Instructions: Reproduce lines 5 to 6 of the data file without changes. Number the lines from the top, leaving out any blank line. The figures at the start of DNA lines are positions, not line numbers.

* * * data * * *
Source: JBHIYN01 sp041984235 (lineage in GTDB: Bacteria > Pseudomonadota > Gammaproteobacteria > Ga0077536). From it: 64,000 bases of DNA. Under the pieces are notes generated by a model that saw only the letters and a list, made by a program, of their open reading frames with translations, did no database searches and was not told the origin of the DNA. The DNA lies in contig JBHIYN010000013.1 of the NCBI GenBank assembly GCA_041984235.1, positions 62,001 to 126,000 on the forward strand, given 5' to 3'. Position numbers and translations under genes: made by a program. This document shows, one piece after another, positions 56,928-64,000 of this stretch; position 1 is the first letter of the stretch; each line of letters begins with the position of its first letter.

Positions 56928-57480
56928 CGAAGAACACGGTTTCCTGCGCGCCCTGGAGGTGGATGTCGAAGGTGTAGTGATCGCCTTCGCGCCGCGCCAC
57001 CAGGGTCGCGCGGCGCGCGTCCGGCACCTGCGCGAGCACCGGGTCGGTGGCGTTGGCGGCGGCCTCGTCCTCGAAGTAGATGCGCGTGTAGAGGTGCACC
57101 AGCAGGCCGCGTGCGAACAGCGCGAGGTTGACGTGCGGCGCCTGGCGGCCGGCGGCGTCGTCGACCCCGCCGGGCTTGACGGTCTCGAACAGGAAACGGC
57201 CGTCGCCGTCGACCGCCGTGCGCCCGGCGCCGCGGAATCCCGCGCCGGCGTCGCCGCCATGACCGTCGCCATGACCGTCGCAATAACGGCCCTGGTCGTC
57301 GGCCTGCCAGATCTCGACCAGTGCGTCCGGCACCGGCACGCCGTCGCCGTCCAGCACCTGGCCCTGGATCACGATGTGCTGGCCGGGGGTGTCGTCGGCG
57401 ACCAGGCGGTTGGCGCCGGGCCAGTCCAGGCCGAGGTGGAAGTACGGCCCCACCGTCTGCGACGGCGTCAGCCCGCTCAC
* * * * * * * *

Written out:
57101 AGCAGGCCGCGTGCGAACAGCGCGAGGTTGACGTGCGGCGCCTGGCGGCCGGCGGCGTCGTCGACCCCGCCGGGCTTGACGGTCTCGAACAGGAAACGGC
57201 CGTCGCCGTCGACCGCCGTGCGCCCGGCGCCGCGGAATCCCGCGCCGGCGTCGCCGCCATGACCGTCGCCATGACCGTCGCAATAACGGCCCTGGTCGTC